House dust mite barrier bedding for childhood asthma: randomised placebo controlled trial in primary care [ISRCTN63308372]

Aziz Sheikh, Brian Hurwitz, Bonnie Sibbald, Greta Barnes, Maggie Howe, Stephen Durham

Research output: Contribution to journalArticlepeer-review

Abstract

BACKGROUND: The house dust mite is the most important environmental allergen implicated in the aetiology of childhood asthma in the UK. Dust mite barrier bedding is relatively inexpensive, convenient to use, and of proven effectiveness in reducing mattress house dust mite load, but no studies have evaluated its clinical effectiveness in the control of childhood asthma when dispensed in primary care. We therefore aimed to evaluate the effectiveness of house dust mite barrier bedding in children with asthma treated in primary care.

METHODS: Pragmatic, randomised, double-blind, placebo controlled trial conducted in eight family practices in England. Forty-seven children aged 5 to 14 years with confirmed house dust mite sensitive asthma were randomised to receive six months treatment with either house dust mite barrier or placebo bedding. Peak expiratory flow was the main outcome measure of interest; secondary outcome measures included asthma symptom scores and asthma medication usage.

RESULTS: No difference was noted in mean monthly peak expiratory flow, asthma symptom score, medication usage or asthma consultations, between children who received active bedding and those who received placebo bedding.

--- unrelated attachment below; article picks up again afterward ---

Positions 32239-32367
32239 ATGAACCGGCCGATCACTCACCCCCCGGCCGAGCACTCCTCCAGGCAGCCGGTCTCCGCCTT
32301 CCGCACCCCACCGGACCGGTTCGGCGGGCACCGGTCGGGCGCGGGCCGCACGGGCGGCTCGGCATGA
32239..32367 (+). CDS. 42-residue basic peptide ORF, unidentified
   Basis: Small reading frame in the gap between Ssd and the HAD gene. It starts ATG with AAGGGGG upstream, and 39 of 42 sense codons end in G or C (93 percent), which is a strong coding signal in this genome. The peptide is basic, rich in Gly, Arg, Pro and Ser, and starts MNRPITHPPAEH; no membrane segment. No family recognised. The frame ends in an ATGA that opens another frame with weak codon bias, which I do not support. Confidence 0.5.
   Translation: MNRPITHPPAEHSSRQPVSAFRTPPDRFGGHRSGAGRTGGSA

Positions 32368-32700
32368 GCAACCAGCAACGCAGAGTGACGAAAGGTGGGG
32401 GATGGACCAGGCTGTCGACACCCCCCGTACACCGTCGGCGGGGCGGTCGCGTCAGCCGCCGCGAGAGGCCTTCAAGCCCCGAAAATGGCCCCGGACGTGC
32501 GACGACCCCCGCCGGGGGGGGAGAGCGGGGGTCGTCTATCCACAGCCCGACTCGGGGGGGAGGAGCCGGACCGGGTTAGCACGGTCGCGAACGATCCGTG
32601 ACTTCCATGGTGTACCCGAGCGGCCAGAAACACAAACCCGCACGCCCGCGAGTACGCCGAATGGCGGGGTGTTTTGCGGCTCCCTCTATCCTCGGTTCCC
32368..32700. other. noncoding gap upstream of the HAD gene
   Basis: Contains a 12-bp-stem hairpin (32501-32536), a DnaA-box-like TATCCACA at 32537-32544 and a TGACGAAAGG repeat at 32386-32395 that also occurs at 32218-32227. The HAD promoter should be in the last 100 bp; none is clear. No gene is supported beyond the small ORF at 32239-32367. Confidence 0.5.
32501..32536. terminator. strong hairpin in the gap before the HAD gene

CONCLUSIONS: Treating house dust mite sensitive asthmatic children in primary care with house dust mite barrier bedding for six months failed to improve peak expiratory flow. Results strongly suggest that the intervention made no impact upon other clinical features of asthma.

Original languageEnglish
Pages (from-to)12
JournalBMC Family Practice
Volume3
DOIs
Publication statusPublished - 18 Jun 2002

Keywords

  • Adolescent
  • Age Distribution
  • Asthma
  • Bedding and Linens
  • Child
  • Child, Preschool
  • Double-Blind Method
  • England
  • Female
  • Follow-Up Studies
  • Humans
  • Male
  • Peak Expiratory Flow Rate
  • Primary Health Care
  • Pyroglyphidae
  • Sex Distribution
  • Treatment Outcome
  • Clinical Trial
  • Journal Article
  • Randomized Controlled Trial
  • Research Support, Non-U.S. Gov't

Fingerprint

Dive into the research topics of 'House dust mite barrier bedding for childhood asthma: randomised placebo controlled trial in primary care [ISRCTN63308372]'. Together they form a unique fingerprint.

Cite this